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CodeWeavers brings iTunes to Linux users

updated 08:05 pm EDT, Mon August 2, 2004

iTunes for Linux

CodeWeavers said that it has to its software that lets Windows programs run on Linux, according to CNET "CrossOver Office 3.1 adds support for the jukebox and music download software. The version is currently in preview form and is being made available only to existing CrossOver Office customers..... A final version is expected later this year. Apple has not created a Linux version of iTunes, though the company has already shown a willingness to go beyond the Mac in creating the Windows version. Apple's iPod also works natively under Windows and the Mac OS, though the company does not support Linux."

by MacNN Staff





  1. EMC

    Joined: Dec 1969


    apple sux

    porting iTunes to linux would take a whole ten minutes. they already have gcc-compilable source code.

  1. daphnediane

    Joined: Dec 1969


    Native port, re:apple sux

    LOL nice troll, but I'll bite anyways...

    A native unix/linux X11 port would take more than just a recompile with gcc. The work of making a native port would require atleast the following:
    1. the GUI would have to be rewritten to target X11.
    2. the sound output would have to be retarget to a new sound API. (It would probably be easy for a 3rd party tool to slip between the iTunes program and the sound device. Most likely Apple would have to at-least consider this risk.)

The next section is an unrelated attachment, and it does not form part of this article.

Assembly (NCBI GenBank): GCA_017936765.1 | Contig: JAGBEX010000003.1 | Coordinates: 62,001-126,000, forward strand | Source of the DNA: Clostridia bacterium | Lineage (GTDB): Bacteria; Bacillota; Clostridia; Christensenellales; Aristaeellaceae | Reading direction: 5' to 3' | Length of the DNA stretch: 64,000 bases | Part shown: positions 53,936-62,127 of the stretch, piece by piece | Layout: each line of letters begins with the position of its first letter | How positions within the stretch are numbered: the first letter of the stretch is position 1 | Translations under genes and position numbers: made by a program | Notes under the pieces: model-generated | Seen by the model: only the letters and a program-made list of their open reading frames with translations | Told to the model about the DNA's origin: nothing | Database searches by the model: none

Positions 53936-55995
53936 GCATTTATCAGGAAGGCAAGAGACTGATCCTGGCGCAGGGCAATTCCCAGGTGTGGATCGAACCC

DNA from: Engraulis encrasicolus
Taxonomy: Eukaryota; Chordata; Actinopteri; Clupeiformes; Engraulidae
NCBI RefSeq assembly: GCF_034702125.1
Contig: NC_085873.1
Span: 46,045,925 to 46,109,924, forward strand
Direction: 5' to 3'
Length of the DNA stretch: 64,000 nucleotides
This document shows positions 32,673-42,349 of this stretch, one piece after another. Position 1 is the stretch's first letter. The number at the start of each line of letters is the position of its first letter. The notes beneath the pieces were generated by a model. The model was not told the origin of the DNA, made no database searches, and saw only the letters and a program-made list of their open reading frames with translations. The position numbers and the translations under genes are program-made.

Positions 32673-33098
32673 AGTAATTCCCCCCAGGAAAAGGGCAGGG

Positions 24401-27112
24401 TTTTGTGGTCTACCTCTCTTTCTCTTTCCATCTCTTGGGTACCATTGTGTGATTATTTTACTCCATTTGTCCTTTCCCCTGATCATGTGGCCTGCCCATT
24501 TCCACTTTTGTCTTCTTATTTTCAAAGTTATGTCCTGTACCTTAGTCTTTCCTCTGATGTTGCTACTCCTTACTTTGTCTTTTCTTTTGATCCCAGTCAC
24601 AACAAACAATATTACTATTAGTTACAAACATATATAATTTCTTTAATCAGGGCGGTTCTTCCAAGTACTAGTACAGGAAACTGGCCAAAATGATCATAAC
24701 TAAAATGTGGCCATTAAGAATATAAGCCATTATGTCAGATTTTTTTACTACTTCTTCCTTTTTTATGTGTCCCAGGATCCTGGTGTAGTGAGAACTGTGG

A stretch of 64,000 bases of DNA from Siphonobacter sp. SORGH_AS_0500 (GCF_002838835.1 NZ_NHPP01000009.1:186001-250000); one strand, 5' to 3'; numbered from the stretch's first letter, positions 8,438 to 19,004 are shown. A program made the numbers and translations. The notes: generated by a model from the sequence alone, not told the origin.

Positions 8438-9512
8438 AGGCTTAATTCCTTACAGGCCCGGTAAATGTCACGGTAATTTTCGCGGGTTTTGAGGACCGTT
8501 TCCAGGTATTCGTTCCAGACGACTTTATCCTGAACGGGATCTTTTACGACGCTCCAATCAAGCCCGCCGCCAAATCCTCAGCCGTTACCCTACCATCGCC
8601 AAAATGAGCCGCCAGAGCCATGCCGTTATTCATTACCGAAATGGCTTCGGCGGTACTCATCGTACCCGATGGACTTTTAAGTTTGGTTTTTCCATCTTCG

3. A new method of securing the iTMS keys. (It would probably be broken, but again Apple would have to try.)
    4. The interface to USB/Firewall would have to be ported so it would work with an ipod.
    5. Likewise for the CD-Rom/CD-R drive. (Probably the simplest part of porting.)

    The Microsoft Windows port had the advantage that quicktime was already ported and made a lot of the existing APIs available. It's likely that if Apple ported iTunes to linux, that porting quicktime might be a good first step.

    Getting back to CodeWeaver. From what I recall they already had Quicktime working in linux. I imagine because of the similarity of the code bases it probably wasn't that much further to get iTunes to work.

  1. aristotles

    Joined: Dec 1969


    iTunes relies on carbon

    They would have to port carbon in addition to the other things mentioned in the comment above.

    EMC, please take your trolls elsewhere.

  1. slipperfrog

    Joined: Dec 1969



    Why is iTunes a carbon app? Shouldn't it be 100% Cocoa? For that matter, shouldn't ALL of Apple's apps be written in Cocoa? There's no need to support carbon anymore, since nothing they've released recently can run in MacOS 9 anyway. Wasn't the whole idea behind carbon was to allow apps to run in both 9 and 10 without too much work? C'mon, Apple! Give us a 100% Cocoa iLife suite!

  1. outZider

    Joined: Dec 1969



    Because Carbon is an equal API to Cocoa, now, and not just a hack. It works well, and if written well, is on par performance-wise to a a Cocoa application.

    That, and the fact that QuickTime is essentially a Carbon library, it really makes sense.

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